Hotel Association Head: Samoa Is Ready For Cruise Ships

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Dismisses worries of South Pacific Tourism Organization

By Nanai T. Laveitiga Tuiletufuga

APIA, Samoa (Savali, August 19, 2013) – President of the Samoa Hotel Association Tuala Ollie Ah Him has rejected claims that island countries like Samoa is not ready to cater for a cruise line boom in the region.

CEO for the South Pacific Tourism Organisation (SPTO) Ilisoni Vuidreketi told Radio New Zealand International this week that SPTO members need to improve port and transport infrastructure.

Said the SPTO Chief: "We (Pacific Islands) right now are not fully prepared so the message is, this is the segment that we cannot ignore, and this is the segment that we have to look forward and to take advantage of the opportunities of this segment we need to be well prepared for that."

But the local hotel association president is concerned that the comments imply that Samoa is not ready for the tourists they have been working hard to bring in.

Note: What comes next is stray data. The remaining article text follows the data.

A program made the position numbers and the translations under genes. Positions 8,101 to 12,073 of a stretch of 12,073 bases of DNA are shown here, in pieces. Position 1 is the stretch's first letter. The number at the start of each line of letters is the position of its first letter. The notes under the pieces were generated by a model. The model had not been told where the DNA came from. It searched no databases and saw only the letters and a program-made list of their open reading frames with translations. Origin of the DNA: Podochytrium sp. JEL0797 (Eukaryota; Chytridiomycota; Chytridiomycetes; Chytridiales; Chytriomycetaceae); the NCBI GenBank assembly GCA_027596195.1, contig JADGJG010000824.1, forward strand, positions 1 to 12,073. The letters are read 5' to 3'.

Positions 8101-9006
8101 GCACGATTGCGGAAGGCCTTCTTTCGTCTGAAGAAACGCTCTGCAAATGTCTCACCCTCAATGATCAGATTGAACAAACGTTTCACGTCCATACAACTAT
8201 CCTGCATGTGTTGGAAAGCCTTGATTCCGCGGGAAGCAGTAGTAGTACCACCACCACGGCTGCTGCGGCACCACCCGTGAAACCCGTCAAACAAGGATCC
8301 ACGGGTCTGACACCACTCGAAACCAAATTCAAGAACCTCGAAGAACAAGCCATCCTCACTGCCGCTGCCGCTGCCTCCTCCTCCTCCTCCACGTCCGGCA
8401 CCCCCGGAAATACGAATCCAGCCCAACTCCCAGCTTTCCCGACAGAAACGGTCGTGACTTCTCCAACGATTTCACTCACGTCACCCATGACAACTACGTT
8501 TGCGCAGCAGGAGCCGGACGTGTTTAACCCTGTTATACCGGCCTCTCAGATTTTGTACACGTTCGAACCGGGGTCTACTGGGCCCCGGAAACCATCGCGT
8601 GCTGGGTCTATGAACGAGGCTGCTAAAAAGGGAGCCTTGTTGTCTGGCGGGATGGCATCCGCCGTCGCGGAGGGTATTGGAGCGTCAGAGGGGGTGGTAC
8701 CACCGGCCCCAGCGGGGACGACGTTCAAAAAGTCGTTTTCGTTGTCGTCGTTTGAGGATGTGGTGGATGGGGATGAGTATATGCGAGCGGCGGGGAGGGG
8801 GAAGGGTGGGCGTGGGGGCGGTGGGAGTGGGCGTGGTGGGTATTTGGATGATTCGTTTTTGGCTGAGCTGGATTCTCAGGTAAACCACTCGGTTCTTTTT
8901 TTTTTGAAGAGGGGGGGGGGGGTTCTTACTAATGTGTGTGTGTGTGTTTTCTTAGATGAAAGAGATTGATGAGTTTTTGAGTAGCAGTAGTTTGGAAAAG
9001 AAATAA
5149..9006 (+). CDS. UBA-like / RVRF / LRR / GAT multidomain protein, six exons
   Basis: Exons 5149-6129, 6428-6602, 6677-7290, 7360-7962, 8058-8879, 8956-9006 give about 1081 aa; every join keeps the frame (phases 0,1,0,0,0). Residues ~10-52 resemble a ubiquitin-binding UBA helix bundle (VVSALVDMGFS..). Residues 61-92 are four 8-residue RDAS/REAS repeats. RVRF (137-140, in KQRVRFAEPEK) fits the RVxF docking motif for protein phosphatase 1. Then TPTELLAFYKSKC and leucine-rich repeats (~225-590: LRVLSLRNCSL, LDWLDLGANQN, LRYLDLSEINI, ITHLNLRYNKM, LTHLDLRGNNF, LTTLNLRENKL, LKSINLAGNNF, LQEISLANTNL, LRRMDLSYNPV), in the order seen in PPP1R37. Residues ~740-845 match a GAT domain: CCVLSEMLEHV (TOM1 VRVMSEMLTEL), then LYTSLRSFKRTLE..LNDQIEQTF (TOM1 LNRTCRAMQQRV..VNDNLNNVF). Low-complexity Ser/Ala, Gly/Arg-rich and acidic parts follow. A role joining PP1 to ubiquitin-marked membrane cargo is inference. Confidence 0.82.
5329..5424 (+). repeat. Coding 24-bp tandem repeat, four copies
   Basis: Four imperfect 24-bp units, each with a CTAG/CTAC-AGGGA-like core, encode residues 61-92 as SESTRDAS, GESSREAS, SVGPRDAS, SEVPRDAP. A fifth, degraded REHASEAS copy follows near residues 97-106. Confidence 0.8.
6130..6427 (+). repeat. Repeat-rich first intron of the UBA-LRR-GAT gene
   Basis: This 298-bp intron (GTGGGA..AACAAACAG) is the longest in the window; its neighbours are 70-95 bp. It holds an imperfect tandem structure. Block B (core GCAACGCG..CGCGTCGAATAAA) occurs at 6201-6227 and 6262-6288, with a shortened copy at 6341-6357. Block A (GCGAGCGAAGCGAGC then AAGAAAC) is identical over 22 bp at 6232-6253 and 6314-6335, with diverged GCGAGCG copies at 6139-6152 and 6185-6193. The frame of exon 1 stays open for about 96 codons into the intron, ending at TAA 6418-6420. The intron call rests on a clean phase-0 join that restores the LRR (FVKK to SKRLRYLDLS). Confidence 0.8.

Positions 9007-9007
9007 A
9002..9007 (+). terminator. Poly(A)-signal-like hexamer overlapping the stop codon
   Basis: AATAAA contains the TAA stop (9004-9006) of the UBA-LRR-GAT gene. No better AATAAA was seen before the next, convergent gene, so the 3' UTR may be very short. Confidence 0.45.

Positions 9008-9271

Tuala assured that Samoa is ready.

"We are ready to take on cruise ships; we are ready to take on 747 flights. We have been doing it for the last decades. Every cruise ship that comes here we are able to cater for them."

Tuala pointed out that government has underpinned its commitment to port tourism by heavy investment in port facilities at Matautu.

Over 20 cruise ships have booked to stop over in Apia this year.

False information

Tuala has also dismissed criticism of the Tourism Development Act, which proposes penalties for those who deliberately run down Samoa.

"If anybody’s going to start badmouthing or trying to sabotage the country, then they should be punished," he said. "We’re only a small country and we rely heavily tourism. That’s our livelihood. That’s what feeds our families and keeps the economy ticking over.

"We need to put a stop to that and I fully support the Act."

Attorney General Aumua Ming Leung Wai said that response to the Act has been "blown out of proportion."

Said Aumua:

"There is no intention by the government or the Tourism Authority to stop people from expressing any bad experiences that they have. But the way the matter has been reported by some of the media personnel has really blown this issue way out of proportion."

He stressed that Act does not stop people from expressing their experiences, be they good or bad.

"What the Act prohibits is the publication of false information intended to affect the reputation of Samoa as a tourist destination."

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